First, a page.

OLT Approves 361 Whitelaw Development Despite Council’s Objection

Buried once by a proposal for a 21-storey tower downtown, and then buried again by the sudden onset of the COVID-19 pandemic, a proposed development for 361 Whitelaw Road is back on the front page, and the Ontario Land Tribunal has said it can go ahead. Nearly two years after council had put the kibosh on the proposed zoning bylaw amendment, the OLT has raised the planning dead for nearly 700 new units in the west end.

The Tribunal has considered all information that the Parties have provided and is
satisfied that the scale and built form proposed by the Appellant on the Subject Lands
are appropriate for the area and compatible with the existing and evolving context of the
area,” said adjudicators Mario Russo and Steven Cooke in their decision report.

The Tribunal is satisfied that all issues provided in the Procedural Order for this
hearing have been addressed and the evidence provided supports the approval of the
Proposal.

This is technical-speak for saying that the OLT is overriding the original council decision to refuse the new development and accompanying rezoning, and they’re ordering the City of Guelph to approve it. According to Russo and Cooke, based on all the testimony they heard and the evidence they saw, the proposal brought to the City of Guelph was consistent with the growth plan, the Official Plan, and the Provincial Policy Statement, and it also represents “good landuse planning in the public interest

To recap, a proposal to develop 361 Whitelaw Road, which is west of Elmira Road South off Paisley, came to council in July 2019 for a zoning bylaw amendment that would allow for the construction of four apartment buildings at eight or nine storeys in height, plus two additional six-storey apartment buildings along with stacked, back-to-back townhouses for a total of 700 units.

In February 2020, staff came back with a recommendation to approve the development at 678 units, but council had a number of concerns about parking at the development and increased traffic in the area. The application ended up being rejected by council in a vote of 3-8, but there was almost immediately an effort by a couple of councillors to get the matter reconsidered.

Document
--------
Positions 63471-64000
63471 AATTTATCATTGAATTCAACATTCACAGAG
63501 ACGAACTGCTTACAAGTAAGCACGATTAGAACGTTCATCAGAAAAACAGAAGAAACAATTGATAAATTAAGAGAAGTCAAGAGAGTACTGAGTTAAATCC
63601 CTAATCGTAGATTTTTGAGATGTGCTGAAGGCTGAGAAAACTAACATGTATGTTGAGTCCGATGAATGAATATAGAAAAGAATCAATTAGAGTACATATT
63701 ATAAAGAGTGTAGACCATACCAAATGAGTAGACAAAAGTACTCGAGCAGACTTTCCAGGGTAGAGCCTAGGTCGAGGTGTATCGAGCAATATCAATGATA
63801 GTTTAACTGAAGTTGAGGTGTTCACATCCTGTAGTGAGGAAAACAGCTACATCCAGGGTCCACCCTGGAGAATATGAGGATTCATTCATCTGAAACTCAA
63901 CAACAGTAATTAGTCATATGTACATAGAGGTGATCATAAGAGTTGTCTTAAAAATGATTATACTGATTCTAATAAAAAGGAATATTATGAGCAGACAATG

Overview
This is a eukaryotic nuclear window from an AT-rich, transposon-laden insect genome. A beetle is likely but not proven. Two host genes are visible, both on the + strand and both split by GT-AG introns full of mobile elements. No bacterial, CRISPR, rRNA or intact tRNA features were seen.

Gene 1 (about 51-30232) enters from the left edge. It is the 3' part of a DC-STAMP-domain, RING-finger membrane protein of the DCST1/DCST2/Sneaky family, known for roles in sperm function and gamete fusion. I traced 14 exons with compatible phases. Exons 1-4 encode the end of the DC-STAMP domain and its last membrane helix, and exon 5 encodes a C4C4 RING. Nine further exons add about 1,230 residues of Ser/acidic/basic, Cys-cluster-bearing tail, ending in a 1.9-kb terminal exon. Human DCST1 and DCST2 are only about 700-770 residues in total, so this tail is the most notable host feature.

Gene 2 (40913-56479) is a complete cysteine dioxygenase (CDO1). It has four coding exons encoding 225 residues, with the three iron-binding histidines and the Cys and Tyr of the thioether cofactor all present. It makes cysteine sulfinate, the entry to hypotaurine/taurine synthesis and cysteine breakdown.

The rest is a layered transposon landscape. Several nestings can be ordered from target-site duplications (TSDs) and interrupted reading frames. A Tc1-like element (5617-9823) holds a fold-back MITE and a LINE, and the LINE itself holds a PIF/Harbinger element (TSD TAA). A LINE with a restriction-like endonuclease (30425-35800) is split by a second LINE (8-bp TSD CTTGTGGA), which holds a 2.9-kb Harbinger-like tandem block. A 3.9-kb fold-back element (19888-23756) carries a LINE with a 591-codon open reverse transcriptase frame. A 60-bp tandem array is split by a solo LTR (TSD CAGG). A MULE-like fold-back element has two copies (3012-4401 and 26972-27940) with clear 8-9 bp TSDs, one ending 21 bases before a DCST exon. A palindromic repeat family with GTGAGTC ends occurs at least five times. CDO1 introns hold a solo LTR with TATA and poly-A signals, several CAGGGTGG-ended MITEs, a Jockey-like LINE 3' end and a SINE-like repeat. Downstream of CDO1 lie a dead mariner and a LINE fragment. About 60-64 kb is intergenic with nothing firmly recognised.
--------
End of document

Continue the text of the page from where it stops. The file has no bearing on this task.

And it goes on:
“I believe that council made the wrong decision without a strong enough planning rationale to make the decision it made,” Ward 6 Councillor Mark MacKinnon told Guelph Politico in March 2020. “Whenever an application comes forward for Ward 6, it’s almost always going to get approved, where if it’s a different part of the city, it might not.”

MacKinnon’s point was that there are many high-rise, high density developments along the Gordon Street corridor that seem to sail through the planning process when compared to this development in Guelph’s west end.

“What we approved on Gordon Street was super-dense, super-tall, and on a smaller property, and yet we’re not approving the one on Whitelaw, which is much bigger with embedded parkland. It’s not as dense, but it doesn’t measure up to what we had approved on Gordon Street,” MacKinnon added.

A Notice of Motion was schedule for the March 30, 2020 regular meeting of city council to reconsider the vote, but then the pandemic hit and all but emergency measures took a back seat for several weeks. By May, the developer, Armel, had taken the City to the Ontario Land Tribunal and the rest, as they say, was history.

Council’s big concern about traffic was directly addressed in the decision with the Tribunal saying that they were satisfied traffic will still be able to proceed safely through the intersection at Paisley and Whitelaw. “Although improvements will benefit the current situation, the Tribunal also concurs that the site plan stage can address any technical concerns,” the report said. “Further, the Tribunal is satisfied that the inclusion of a Holding provision included prior to any development to satisfy outstanding concerns, further eliminates any uncertainty and the need to demonstrate compliance at this time.”

The report also found that, “walkability as well as public and active transportation already in place and proposed are sufficient.”

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